Currently the ruling APC government has a northern president in the person of Gen. Buhari. Unless the APC want their party to disintegrate, they should not offer us another northern candidate come 2023. They are therefore compelled to look southwards. Also, knowing that the bulk of Gen. Buhari followers are from the muslim far north, the APC would be tempted to pitch for a southern muslim come 2023 (Enter Asiwaju Bola Tinubu, Babatunde Fashola and Sen. Ibikunle Amosu).
Now the PDP, having been out in the cold for eight years by 2023, would desperately want to win back control of the federal government. They cannot afford the luxury of zoning and would present whatever combination they believe would win the election. Knowing that, rightly or wrongly, the bulk of the votes they need to win may also come from the far north, they would be tempted to nominate a northern candidate.
The danger the country faces in this possible situation is obvious. There is no better time than now that we need a leader who can unify us as one family under the same roof. A competent unifier. We cannot achieve any meaningful development if we are all pulling in different directions. A leader who is also committed to the restructuring of our federation.
The other dangerous direction is our resistance to restructuring the present structure of our Federation. The present structure is simply not sustainable. A house cannot be built on a faulty foundation. It will eventually collapse.
Decentralisation is not an invitation to the breakup of the country. The present excessive centralization concentrates too much power in the presidency.
We need to urgently review the structure of the Nigerian Federation. We may start along the basis of the current six geo-political zones as regions and the zones as provinces. Many of the existing states are simply not viable. They are too weak materially. We cannot continue to gather state governors in Abuja once a month to share revenues dished out by the Federal government. We must encourage production and not distribution.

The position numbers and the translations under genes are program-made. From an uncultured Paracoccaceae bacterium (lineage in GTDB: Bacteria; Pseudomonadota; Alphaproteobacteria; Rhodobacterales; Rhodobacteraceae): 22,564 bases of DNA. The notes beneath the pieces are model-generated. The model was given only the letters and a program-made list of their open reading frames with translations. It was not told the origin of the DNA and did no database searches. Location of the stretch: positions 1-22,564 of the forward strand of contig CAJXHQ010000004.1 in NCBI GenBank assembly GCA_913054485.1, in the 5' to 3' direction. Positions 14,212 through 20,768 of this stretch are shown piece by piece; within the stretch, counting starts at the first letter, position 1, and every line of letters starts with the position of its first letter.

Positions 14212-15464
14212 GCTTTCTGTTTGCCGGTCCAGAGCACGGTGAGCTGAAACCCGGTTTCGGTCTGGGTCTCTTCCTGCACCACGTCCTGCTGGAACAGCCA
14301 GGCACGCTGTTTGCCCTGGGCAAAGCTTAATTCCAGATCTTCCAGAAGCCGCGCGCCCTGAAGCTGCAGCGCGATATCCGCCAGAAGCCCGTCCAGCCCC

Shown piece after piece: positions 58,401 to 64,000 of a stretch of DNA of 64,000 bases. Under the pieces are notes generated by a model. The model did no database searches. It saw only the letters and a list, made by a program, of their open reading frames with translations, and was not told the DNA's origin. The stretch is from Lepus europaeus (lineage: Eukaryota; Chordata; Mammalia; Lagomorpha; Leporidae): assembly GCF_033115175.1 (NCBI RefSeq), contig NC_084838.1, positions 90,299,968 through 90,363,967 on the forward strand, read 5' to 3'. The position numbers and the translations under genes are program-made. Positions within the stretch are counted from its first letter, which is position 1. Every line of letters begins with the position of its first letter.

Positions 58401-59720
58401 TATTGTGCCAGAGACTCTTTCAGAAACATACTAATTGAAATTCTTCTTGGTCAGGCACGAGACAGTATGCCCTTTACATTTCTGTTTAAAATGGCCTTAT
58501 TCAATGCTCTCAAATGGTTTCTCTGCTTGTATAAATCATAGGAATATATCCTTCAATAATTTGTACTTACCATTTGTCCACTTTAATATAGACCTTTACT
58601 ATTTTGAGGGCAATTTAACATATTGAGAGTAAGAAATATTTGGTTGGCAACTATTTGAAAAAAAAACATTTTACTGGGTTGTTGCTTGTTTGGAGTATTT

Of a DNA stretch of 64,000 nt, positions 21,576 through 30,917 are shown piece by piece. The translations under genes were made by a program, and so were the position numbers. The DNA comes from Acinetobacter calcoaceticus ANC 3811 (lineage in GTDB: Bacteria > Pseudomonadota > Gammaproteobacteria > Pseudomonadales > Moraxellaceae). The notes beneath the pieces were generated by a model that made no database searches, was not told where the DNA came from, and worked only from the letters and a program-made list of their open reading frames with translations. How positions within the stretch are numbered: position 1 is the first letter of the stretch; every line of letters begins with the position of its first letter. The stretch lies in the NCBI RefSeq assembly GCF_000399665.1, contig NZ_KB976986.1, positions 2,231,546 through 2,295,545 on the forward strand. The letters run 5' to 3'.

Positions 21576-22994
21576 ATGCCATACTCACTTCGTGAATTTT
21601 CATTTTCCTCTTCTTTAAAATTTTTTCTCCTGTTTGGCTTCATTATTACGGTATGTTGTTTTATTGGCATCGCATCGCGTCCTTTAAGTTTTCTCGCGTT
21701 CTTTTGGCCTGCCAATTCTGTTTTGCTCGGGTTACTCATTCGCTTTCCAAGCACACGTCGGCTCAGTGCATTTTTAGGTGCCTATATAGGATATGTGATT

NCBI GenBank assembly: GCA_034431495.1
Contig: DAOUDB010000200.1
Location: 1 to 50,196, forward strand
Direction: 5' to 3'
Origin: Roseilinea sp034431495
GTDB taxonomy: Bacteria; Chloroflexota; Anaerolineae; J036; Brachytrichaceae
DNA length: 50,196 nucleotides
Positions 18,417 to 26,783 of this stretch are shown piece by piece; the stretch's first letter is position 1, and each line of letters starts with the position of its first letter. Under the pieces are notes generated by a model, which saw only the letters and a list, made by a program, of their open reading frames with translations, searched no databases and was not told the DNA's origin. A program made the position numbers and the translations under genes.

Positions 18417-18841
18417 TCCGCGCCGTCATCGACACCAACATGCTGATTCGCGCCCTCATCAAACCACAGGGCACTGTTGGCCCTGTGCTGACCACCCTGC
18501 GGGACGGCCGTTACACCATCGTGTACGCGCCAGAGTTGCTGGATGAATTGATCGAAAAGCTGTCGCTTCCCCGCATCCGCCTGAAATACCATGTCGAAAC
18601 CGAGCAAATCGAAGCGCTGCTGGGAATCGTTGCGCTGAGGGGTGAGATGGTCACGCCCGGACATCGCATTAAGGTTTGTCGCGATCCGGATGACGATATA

The development strides achieved by our First republic leaders were achieved without oil revenues. Now, we are almost totally reliant on oil. The world is moving towards solar energy, electric cars etc. Alternatives to oil are being found. Many nations like Singapore and Japan have developed almost without natural resources by developing their human capital.
Our present structure, not only obstructs our development and the realization of our full potentials, it is also a major contributor to our present political conflcts.
Some of the mainstream northern establishment are suspicious of the call to Restructure. We should try to understand their fears and calm their nerves.
The present structure is about 50 years old. In what way has it benefited the north, who have been in control of the federal government for a large chunk of that time? Is it in education, industralisation, healthcare, or security?
Let no one be under the illusion that the task to restructure will be easy, but where there is the will there is a way. We can make progress if we lay aside our suspicions of one another. We will all have to make sacrifices and compromises. May the Almighty make the task easy for us.
May God bless Nigeria